If you experience dizziness, imbalance or vertigo, you have a balance problem. It’s important to seek treatment for a balance problem right away, as left untreated it can impact your quality of life or even cause injury due to a fall. Below is everything you need to know about balance problems.
What Are the Symptoms of a Balance Disorder?
Signs and symptoms of balance disorders include:
- Feeling as if you or the room around you is spinning (vertigo)
- Faintness or lightheadedness (presyncope)
- Unsteadiness or loss of balance
- Falling or feeling that you might fall
- Floating sensation
- Blurry vision
What Causes Balance Problems?
There are many conditions that can cause balance problems. These include:
- Benign paroxysmal positional vertigo (BPPV): caused by calcium crystals that become dislodged and move about the inner ear, sending incorrect signals to the brain.
- Vestibular neuritis: an inflammatory disorder usually caused by a virus affecting the nerves in the inner ear.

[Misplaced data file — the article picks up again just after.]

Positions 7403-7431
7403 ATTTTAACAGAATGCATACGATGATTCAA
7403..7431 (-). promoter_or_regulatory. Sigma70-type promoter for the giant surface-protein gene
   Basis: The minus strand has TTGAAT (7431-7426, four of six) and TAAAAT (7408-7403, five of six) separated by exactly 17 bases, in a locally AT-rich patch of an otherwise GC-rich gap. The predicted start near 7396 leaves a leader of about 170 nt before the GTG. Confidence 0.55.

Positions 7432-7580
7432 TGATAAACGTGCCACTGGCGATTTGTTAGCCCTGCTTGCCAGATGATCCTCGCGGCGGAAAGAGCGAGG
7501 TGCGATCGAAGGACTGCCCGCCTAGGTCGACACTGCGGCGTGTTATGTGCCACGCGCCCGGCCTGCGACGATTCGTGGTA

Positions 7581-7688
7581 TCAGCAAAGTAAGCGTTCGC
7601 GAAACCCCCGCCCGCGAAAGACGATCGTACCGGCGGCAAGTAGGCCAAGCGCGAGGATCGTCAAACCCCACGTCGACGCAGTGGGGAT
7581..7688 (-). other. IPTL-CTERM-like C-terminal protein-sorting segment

- Meniere’s disease: associated with fluid buildup in the ear that triggers dizzy spells, hearing loss, tinnitus and pain/pressure in the ears.
- Acoustic neuroma: a benign tumor that develops on the auditory nerve.
- Migraine: a common cause of dizziness that also causes sensitivity to motion, light and sound.
- Head injury: concussions commonly cause dizziness.
- Motion sickness: common for people with migraines, most often occurs in boats, cars, airplanes and amusement park rides.
- Cardiovascular disease: abnormal heart rhythms, narrowed blood vessels and decrease in blood volume can cause lightheadedness.
- Vestibular problems: abnormalities in the inner ear can cause unsteadiness or a floating sensation.
- Medications: many medications list dizziness as a side effect.
- Neurological conditions: disorders like cervical spondylosis and Parkinson’s disease can cause dizzy spells.
Diagnosing Balance Problems
It is often difficult to uncover the exact cause of your dizziness because there are so many factors that affect balance. Your doctor will ask you about your symptoms and review your medical history in order to uncover the source of your balance problem.
You may be referred to an ear, nose and throat (ENT) specialist for testing, including:
- Blood tests
- Hearing tests
- Eye movement tests
- Imaging scans of your brain (MRI or CT)
- Posturography (study of your posture)
For more information or to schedule an evaluation by an expert ENT physician, call the University of the Pacific today.